Conscious Choice cover

From the press release: In this ground-breaking new history of early America, historian Robert Zimmerman not only exposes the lie behind The New York Times 1619 Project that falsely claims slavery is central to the history of the United States, he also provides profound lessons about the nature of human societies, lessons important for Americans today as well as for all future settlers on Mars and elsewhere in space.

 
Conscious Choice: The origins of slavery in America and why it matters today and for our future in outer space, is a riveting page-turning story that documents how slavery slowly became pervasive in the southern British colonies of North America, colonies founded by a people and culture that not only did not allow slavery but in every way were hostile to the practice.  
Conscious Choice does more however. In telling the tragic history of the Virginia colony and the rise of slavery there, Zimmerman lays out the proper path for creating healthy societies in places like the Moon and Mars.

 

“Zimmerman’s ground-breaking history provides every future generation the basic framework for establishing new societies on other worlds. We would be wise to heed what he says.” —Robert Zubrin, founder of founder of the Mars Society.

 

Available everywhere for $3.99 (before discount) at Amazon, Barnes & Noble, and all ebook vendors, or direct from the ebook publisher, ebookit. And if you buy it from ebookit you don't support the big tech companies and I get a bigger cut much sooner.


The International Astronomical Union has issued a press release condemning the commercial efforts of private companies to issue names for exoplanets.

Turf war! The International Astronomical Union has issued a press release condemning the commercial efforts of private companies to issue names for exoplanets.

Recently, an organisation has invited the public to purchase both nomination proposals for exoplanets, and rights to vote for the suggested names. In return, the purchaser receives a certificate commemorating the validity and credibility of the nomination. Such certificates are misleading, as these campaigns have no bearing on the official naming process — they will not lead to an officially-recognised exoplanet name, despite the price paid or the number of votes accrued.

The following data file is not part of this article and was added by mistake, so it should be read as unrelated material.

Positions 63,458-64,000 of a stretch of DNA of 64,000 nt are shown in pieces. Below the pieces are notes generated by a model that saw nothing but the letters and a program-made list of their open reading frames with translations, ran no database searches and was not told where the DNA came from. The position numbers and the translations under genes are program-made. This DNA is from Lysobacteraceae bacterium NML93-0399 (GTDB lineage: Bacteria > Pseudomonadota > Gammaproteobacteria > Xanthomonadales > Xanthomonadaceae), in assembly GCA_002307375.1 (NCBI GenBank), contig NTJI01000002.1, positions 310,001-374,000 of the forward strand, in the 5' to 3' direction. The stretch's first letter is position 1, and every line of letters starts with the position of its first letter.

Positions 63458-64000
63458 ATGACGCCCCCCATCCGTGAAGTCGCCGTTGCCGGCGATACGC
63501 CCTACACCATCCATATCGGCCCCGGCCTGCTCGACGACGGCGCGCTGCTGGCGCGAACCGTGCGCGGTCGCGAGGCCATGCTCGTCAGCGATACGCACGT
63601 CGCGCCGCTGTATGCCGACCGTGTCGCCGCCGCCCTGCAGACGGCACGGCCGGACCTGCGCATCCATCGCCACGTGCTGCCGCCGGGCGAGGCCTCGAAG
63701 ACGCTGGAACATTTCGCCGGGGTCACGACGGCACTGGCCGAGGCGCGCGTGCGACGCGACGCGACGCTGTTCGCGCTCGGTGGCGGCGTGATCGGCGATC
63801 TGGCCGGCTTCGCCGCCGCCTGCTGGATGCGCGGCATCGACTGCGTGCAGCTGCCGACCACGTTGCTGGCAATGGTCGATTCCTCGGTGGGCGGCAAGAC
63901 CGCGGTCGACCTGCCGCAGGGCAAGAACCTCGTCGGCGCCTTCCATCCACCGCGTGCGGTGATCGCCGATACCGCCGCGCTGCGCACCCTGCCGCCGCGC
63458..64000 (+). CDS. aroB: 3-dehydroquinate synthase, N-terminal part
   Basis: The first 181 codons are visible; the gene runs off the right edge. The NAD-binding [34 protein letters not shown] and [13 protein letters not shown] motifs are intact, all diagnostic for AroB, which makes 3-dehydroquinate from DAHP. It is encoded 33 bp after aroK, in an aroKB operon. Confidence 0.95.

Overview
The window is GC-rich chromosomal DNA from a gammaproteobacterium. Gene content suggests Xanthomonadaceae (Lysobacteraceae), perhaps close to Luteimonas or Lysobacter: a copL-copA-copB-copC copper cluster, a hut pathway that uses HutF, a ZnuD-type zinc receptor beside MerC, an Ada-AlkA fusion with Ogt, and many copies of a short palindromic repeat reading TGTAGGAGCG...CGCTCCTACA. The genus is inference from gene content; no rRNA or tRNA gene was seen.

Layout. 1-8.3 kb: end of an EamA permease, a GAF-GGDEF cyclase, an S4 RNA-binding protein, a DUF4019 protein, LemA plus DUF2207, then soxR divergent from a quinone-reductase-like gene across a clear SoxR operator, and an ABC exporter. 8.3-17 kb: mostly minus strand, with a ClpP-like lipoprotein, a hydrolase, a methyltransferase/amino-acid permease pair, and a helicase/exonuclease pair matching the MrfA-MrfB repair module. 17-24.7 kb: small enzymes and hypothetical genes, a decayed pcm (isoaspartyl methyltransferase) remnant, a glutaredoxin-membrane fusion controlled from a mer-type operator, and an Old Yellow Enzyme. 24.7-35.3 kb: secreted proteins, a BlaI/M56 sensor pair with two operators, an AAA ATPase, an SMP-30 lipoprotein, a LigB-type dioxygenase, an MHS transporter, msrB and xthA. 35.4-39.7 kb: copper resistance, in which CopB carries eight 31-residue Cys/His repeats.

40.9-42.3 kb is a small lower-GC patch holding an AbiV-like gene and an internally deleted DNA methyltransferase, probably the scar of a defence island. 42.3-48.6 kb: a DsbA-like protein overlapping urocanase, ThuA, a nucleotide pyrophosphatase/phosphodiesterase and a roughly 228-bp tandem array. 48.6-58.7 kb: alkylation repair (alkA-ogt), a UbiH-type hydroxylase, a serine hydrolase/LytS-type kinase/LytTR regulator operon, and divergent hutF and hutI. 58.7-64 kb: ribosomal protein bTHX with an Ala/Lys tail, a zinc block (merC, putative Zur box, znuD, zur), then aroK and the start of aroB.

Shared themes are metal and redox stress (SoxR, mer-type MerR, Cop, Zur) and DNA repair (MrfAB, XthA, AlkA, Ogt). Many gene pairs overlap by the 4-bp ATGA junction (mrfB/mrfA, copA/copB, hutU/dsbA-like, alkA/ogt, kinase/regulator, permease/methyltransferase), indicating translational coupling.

… [snip]
To make this possible, the IAU acts as a single arbiter of the naming process, and is advised and supported by astronomers within different fields. As an international scientific organisation, it dissociates itself entirely from the commercial practice of selling names of planets, stars or or even “real estate” on other planets or moons. These practices will not be recognised by the IAU and their alternative naming schemes cannot be adopted.

Well la-dee-da, how dare anyone else name anything ever in space!

The truth is, the IAU was originally given this function by astronomers to coordinate the naming of obscure astronomical objects, not to provide the official names for every object and feature that will ever be discovered in space. And though the IAU does tend to favor the choices of discoverers, it has in the past also ignored their wishes. (See for example my book Genesis: the Story of Apollo 8, where the IAU rejected the names chosen by the Apollo 8 astronauts, even though those astronauts were the first to actually go and see these features.)

In the end, the names of important features in space will be chosen by those who live there.

Readers!
 

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One comment

  • I can see a situation similar to the life sciences, where professionals identify life forms by their binomial names, but most everyone else calls them by their common names. And, like the life sciences, the discoverer should get naming rights. The IAU is setting itself up for irrelevancy.

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